This post includes a bevy of recent cases as a way of allowing me to "catch up" on recent summaries of Chancery Court cases that I could not post due to a hectic schedule over the last few weeks. With this post, I am "up to date" on my current summaries of the key business litigation decisions from the Delaware Court of Chancery and Delaware Supreme Court (though there are relevant cases from other courts I have in my "to do" folder).
It has been almost 2 years since I started these summaries on this blog, so the search function of this blog now allows for a convenient way to find cases from these courts on key topics from approximately the last 2 years.
Smith v. McGee, (Del. Ch. Oct. 16, 2006), read opinion here. This Chancery Court case discusses the concept of equitable tolling of statutes of limitations. The Court notes that the three (3) year statute of limitations for breach of fiduciary duty, fraud, and conversion pursuant to 10 Del. C. §3106 begins to run at the time of the alleged wrongful act being committed. The Court also notes that statute of limitations are applied to equitable claims only by analogy and may be suspended under several tolling theories which are threefold: (1) inherently unknowable injuries; (2) equitable tolling and (3) fraudulent concealment.
Salem Church (Delaware) Associates v. New Castle County, (Del. Ch. Oct. 6, 2006), read opinion here. This Chancery Court opinion discusses the doctrine of exhaustion which is a pre-condition for a finding of ripeness. The exhaustion doctrine provides that where a remedy before an administrative agency is provided, relief must be sought by exhausting this remedy before the courts with either review any action by the agency or provide an independent remedy. This doctrine is judicially created. See Levinson v. Delaware Compensation Rating Bureau, Inc., 616 A.2d 1182 (Del. 1992). The Court noted that unlike the County, which has a procedure, the State of Delaware does not have an administrative procedure to challenge “inverse condemnation,” thus the Court allowed the claim to proceed in Chancery Court instead of Superior Court due to the “clean-up doctrine” in connection with the other equitable claims pending.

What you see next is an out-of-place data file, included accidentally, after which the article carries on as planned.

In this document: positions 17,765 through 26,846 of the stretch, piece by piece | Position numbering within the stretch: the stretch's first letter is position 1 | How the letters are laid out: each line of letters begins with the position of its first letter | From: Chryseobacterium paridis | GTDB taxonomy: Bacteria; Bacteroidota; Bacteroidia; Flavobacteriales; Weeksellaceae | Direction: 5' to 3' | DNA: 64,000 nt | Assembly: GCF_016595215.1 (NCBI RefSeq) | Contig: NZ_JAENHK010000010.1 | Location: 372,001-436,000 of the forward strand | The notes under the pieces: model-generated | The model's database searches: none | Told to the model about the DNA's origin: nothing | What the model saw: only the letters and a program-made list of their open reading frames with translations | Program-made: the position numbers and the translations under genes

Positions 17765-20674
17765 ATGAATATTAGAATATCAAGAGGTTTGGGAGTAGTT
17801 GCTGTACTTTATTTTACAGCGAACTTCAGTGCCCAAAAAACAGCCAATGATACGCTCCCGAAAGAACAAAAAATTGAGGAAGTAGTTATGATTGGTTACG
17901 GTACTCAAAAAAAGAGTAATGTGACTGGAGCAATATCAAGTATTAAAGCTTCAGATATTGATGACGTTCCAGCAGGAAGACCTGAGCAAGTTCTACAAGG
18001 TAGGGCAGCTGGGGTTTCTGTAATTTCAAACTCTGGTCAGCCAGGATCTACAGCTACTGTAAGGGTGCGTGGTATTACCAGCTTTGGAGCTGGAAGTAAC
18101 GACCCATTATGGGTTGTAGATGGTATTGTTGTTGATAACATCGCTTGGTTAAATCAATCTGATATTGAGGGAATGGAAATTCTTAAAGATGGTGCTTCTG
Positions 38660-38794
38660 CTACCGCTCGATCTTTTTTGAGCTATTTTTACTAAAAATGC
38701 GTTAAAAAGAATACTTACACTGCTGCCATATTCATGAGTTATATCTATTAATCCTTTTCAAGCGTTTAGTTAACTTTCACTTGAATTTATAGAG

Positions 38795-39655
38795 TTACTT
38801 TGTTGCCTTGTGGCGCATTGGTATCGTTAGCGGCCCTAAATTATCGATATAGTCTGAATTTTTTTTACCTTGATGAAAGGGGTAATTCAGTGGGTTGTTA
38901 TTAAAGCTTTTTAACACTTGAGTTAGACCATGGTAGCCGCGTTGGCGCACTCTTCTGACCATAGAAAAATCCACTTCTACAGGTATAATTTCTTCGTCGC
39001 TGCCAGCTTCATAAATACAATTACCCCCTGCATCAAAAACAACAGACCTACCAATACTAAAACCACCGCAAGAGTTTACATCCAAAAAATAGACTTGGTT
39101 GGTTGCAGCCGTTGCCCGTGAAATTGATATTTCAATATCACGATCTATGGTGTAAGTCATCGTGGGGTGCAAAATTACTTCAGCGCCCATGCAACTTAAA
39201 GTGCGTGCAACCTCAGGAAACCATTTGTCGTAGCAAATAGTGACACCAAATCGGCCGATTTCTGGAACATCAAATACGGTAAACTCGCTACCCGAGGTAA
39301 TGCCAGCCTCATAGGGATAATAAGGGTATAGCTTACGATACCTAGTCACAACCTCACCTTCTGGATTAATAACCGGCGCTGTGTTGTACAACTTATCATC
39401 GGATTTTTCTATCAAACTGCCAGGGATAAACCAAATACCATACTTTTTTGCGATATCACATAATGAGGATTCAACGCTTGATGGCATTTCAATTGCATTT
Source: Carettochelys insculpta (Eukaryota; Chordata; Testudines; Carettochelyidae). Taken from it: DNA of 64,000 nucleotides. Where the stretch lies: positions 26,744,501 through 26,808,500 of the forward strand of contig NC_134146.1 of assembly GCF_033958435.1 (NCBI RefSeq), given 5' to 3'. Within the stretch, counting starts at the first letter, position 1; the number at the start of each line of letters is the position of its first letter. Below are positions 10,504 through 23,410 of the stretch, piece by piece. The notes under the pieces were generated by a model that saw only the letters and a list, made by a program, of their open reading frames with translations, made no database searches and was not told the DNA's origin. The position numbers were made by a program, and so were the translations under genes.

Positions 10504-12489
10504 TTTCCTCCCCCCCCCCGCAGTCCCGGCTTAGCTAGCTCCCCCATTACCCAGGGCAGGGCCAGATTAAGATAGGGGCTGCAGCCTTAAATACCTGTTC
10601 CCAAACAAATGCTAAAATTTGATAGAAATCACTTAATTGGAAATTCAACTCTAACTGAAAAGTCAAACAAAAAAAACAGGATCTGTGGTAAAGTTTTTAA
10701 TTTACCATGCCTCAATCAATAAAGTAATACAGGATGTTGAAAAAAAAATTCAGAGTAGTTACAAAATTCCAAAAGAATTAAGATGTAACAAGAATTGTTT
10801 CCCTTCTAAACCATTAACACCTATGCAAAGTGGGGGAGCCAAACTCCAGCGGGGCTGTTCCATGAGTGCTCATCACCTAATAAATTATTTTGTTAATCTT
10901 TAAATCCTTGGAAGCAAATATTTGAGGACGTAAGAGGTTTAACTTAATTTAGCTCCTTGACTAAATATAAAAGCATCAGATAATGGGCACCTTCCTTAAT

Quereguan v. New Castle County, (Del. Ch. Sept. 22, 2006), read opinion here. This letter opinion addressed a Motion to Join under Chancery Court Rule 20(a). Previous opinions in this case were summarized on this blog.
Krahmer v. Christie’s, Inc., (Del. Ch. Oct. 17, 2006), read opinion here. This Chancery Court case involved the attempt by a purchaser of a painting at auction to have the transaction rescinded based on the fraudulent representation that it was an original work of art from a painter named Frank Weston Benson. The Court previously denied the claim for negligent misrepresentation in a decision summarized on this blog. This case granted Summary Judgment to the defendant on a fraud claim.
In Re: Tele-Communications, Inc. Consol. S’holders Litig., (Del. Ch. Oct. 11, 2006), read opinion here. This Chancery Court case addresses Chancery Court Rule 25(a) which provides for the substitution of a party ninety days after the party’s death is suggested upon the record. The Court notes that the rule is permissive and grants the Court discretion to deny a Motion to Substitute even when made in compliance with the rule. The Court denied the motion in this case due to the “unreasonable and inexcusable delay” that would result in prejudice against the estate due to the passage of at least fifteen (15) months after actual notice of death before presenting a claim to the estate.
Abbey v. Skokos, (Del. Ch. Oct. 10, 2006), read opinion here. This Chancery case involves appraisal rights. Plaintiff also alleged that the chairman of the company involved made fraudulent representations and induced the plaintiff to invest $4 million. Once the investment was made, the plaintiff alleges that the chairman suggested that the investment be made via an affiliated entity. The allegation is that the affiliated entity was a sham entity and was used for the purpose of preventing the plaintiff from interfering with a potential merger. The plaintiff asks the Court to disregard the existence of the affiliated entity and to declare him a stockholder in the primary entity. The goal of that remedy would be to allow the plaintiff to assert his appraisal rights. This is a letter opinion on a Motion to Dismiss.
In essence, the plaintiff asks the Court to apply principles of “ reverse veil piercing” and to address breaches of fiduciary duties, loyalty and good faith. However, the Court did not address the substantive issues and instead granted a motion to stay based on principles of comity in light of a previously filed New York action where all parties present in this case are likewise present and all the issues in both the Delaware and New York actions arose from the “common nucleus of operative facts.” Thus, despite the internal affairs doctrine, the New York court will be deciding this case, presumably based on Delaware law.